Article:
19 ©2013 National Association of Social Workers. All Rights Reserved. 19 Our voices…the social work presence is so important to furthering the impact of the legislation we discussed today Make your voices heard and get involved Questions???? Rita Webb, MS Dr. Tricia Bent-Goodley, Ph.D., LICSW, MSW

20 References Centers for Disease Control and Prevention. (2012). Adverse childhood experiences study. Retrieved from U.S. Department of Health and Human Services. Administration for Children and Families, Family Violence Prevention and Service Program/ Family and Youth Services Bureau. (2013). Retrieved from: violence-prevention-services/about violence-prevention-services/about ©2013 National Association of Social Workers. All Rights Reserved. 20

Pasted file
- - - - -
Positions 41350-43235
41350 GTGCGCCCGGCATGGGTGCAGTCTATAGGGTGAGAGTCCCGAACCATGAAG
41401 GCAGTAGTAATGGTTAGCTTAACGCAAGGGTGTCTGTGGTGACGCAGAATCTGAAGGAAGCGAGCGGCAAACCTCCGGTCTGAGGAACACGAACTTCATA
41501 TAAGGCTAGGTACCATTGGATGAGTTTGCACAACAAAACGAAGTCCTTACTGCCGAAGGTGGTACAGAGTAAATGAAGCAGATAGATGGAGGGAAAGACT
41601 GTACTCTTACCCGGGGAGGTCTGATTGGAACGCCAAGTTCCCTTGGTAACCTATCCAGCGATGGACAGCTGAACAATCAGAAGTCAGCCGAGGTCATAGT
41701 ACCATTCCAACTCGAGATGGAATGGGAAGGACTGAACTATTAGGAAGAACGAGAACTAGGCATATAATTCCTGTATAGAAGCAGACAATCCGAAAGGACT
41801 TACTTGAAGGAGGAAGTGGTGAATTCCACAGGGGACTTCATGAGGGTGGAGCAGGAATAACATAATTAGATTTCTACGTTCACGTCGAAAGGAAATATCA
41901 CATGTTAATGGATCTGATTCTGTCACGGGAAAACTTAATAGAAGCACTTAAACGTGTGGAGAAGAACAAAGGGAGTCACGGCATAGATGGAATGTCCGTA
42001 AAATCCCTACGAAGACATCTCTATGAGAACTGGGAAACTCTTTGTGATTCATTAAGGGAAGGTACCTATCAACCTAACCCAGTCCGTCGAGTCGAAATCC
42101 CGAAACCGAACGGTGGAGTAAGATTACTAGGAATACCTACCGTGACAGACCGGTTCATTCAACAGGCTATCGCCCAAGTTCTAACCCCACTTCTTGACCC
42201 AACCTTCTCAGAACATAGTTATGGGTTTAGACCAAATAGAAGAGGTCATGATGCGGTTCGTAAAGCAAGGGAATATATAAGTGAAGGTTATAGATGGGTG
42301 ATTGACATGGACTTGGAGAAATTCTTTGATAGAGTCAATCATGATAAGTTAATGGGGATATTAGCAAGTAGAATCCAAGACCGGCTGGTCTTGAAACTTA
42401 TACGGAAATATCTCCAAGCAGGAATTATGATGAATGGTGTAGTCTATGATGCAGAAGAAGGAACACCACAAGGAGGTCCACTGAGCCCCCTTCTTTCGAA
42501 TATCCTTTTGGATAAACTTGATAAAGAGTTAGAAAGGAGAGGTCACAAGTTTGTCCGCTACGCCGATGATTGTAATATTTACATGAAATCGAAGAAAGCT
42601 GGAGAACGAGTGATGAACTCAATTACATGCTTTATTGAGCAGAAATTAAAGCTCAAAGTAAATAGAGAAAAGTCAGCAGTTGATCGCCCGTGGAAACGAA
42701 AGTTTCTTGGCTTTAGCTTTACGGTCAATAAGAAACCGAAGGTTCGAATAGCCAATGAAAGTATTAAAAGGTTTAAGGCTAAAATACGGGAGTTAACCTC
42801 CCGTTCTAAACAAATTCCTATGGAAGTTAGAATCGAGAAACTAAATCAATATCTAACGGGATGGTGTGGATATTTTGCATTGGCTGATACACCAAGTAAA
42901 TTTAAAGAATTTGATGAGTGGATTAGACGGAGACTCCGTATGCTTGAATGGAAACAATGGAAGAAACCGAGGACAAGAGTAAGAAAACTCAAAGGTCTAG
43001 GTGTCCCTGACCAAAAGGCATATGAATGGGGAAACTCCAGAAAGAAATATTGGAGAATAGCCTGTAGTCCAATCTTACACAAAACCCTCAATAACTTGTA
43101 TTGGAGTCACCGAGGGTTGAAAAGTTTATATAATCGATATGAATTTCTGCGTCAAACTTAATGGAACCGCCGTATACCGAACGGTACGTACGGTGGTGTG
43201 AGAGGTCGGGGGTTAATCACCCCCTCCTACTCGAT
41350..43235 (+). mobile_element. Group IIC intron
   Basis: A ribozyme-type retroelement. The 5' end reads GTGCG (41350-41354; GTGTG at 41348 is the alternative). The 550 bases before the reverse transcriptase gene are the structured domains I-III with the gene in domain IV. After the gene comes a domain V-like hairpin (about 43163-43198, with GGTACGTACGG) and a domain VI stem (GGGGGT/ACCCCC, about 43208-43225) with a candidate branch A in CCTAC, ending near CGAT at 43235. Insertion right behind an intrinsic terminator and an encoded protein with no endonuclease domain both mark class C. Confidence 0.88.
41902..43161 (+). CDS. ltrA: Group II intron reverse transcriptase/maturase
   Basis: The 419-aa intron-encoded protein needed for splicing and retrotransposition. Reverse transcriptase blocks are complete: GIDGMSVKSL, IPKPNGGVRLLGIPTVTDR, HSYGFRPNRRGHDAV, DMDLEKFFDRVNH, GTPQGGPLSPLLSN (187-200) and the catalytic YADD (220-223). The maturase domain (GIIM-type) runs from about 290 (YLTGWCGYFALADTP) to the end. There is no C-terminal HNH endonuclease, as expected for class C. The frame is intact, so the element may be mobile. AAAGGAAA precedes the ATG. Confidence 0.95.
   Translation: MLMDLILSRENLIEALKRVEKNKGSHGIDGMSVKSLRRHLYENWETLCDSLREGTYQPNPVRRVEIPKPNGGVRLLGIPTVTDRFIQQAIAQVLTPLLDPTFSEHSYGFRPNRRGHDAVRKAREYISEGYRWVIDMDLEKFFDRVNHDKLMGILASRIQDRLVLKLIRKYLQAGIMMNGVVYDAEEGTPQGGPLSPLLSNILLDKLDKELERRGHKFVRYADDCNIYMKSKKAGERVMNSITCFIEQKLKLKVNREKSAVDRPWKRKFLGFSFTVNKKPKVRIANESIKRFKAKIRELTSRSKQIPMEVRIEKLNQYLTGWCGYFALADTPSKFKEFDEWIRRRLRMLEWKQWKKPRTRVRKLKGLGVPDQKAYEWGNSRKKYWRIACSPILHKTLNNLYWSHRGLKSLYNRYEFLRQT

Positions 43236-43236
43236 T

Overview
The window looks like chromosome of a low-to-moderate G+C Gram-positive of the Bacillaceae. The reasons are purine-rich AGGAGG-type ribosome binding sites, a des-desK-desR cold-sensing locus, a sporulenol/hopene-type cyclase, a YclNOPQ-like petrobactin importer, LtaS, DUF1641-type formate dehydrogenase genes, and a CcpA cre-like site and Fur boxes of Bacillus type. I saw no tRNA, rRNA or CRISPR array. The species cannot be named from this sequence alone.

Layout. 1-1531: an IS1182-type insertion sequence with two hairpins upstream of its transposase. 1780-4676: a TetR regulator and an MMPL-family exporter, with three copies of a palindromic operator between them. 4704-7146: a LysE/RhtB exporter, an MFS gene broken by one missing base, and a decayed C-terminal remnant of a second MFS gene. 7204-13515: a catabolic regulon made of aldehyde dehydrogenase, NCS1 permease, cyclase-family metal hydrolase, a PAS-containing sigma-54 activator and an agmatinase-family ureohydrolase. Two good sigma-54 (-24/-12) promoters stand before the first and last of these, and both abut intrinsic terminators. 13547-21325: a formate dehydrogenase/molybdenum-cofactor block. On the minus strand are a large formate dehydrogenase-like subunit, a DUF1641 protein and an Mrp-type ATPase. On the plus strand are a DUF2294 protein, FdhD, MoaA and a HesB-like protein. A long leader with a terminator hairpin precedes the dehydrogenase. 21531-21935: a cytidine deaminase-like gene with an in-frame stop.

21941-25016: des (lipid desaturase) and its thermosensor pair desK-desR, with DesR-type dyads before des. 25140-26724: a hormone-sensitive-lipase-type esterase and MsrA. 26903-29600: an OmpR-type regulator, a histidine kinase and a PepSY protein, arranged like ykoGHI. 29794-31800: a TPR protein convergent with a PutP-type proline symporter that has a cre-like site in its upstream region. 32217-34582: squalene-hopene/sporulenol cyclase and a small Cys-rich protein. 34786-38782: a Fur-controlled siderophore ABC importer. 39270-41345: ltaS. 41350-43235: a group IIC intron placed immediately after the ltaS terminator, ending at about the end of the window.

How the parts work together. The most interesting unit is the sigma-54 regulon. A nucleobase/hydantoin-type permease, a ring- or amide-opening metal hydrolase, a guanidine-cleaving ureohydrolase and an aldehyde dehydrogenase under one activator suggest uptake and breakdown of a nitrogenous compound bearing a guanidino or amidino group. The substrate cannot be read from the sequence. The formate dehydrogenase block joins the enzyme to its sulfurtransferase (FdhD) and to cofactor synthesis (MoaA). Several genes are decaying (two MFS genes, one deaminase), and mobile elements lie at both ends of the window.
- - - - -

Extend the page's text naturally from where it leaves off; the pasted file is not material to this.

21 Resources Futures Without Violence. (2008). The facts on children and domestic violence. Retrieved from e/Children_and_Families/Children.pdf e/Children_and_Families/Children.pdf U.S. Department of Justice. (2012). Report of the Attorney General’s National Task Force on Children Exposed to Violence: Defending childhood, protect heal thrive. Retrieved from rpt-full.pdf rpt-full.pdf ©2013 National Association of Social Workers. All Rights Reserved. 21